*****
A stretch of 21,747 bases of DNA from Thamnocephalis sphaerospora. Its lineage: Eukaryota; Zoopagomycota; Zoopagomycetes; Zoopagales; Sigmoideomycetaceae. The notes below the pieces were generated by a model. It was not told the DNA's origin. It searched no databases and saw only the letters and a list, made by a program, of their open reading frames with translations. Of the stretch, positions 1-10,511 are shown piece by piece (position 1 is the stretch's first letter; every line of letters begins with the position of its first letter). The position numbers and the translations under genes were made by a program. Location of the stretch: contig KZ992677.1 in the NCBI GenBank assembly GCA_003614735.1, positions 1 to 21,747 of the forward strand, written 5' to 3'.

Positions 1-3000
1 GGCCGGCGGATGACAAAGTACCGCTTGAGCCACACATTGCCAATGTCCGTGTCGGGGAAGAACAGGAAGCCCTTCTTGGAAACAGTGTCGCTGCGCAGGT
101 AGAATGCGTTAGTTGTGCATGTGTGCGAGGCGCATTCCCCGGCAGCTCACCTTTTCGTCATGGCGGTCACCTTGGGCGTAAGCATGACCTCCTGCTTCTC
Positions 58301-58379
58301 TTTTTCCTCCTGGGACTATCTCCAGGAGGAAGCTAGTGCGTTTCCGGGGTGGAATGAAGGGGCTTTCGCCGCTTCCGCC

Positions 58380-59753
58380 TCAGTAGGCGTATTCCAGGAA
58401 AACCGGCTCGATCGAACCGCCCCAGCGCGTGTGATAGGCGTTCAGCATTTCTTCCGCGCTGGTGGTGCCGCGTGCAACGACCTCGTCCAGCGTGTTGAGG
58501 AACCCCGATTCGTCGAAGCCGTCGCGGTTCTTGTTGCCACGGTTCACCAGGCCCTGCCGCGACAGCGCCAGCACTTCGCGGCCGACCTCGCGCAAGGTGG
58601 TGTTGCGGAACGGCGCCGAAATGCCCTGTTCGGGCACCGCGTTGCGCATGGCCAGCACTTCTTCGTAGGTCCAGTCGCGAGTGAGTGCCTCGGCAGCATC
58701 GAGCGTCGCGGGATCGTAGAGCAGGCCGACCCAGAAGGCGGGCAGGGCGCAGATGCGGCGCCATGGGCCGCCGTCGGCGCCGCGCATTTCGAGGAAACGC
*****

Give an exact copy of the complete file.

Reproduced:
A stretch of 21,747 bases of DNA from Thamnocephalis sphaerospora. Its lineage: Eukaryota; Zoopagomycota; Zoopagomycetes; Zoopagales; Sigmoideomycetaceae. The notes below the pieces were generated by a model. It was not told the DNA's origin. It searched no databases and saw only the letters and a list, made by a program, of their open reading frames with translations. Of the stretch, positions 1-10,511 are shown piece by piece (position 1 is the stretch's first letter; every line of letters begins with the position of its first letter). The position numbers and the translations under genes were made by a program. Location of the stretch: contig KZ992677.1 in the NCBI GenBank assembly GCA_003614735.1, positions 1 to 21,747 of the forward strand, written 5' to 3'.

Positions 1-3000
1 GGCCGGCGGATGACAAAGTACCGCTTGAGCCACACATTGCCAATGTCCGTGTCGGGGAAGAACAGGAAGCCCTTCTTGGAAACAGTGTCGCTGCGCAGGT
101 AGAATGCGTTAGTTGTGCATGTGTGCGAGGCGCATTCCCCGGCAGCTCACCTTTTCGTCATGGCGGTCACCTTGGGCGTAAGCATGACCTCCTGCTTCTC
Positions 58301-58379
58301 TTTTTCCTCCTGGGACTATCTCCAGGAGGAAGCTAGTGCGTTTCCGGGGTGGAATGAAGGGGCTTTCGCCGCTTCCGCC

Positions 58380-59753
58380 TCAGTAGGCGTATTCCAGGAA
58401 AACCGGCTCGATCGAACCGCCCCAGCGCGTGTGATAGGCGTTCAGCATTTCTTCCGCGCTGGTGGTGCCGCGTGCAACGACCTCGTCCAGCGTGTTGAGG
58501 AACCCCGATTCGTCGAAGCCGTCGCGGTTCTTGTTGCCACGGTTCACCAGGCCCTGCCGCGACAGCGCCAGCACTTCGCGGCCGACCTCGCGCAAGGTGG
58601 TGTTGCGGAACGGCGCCGAAATGCCCTGTTCGGGCACCGCGTTGCGCATGGCCAGCACTTCTTCGTAGGTCCAGTCGCGAGTGAGTGCCTCGGCAGCATC
58701 GAGCGTCGCGGGATCGTAGAGCAGGCCGACCCAGAAGGCGGGCAGGGCGCAGATGCGGCGCCATGGGCCGCCGTCGGCGCCGCGCATTTCGAGGAAACGC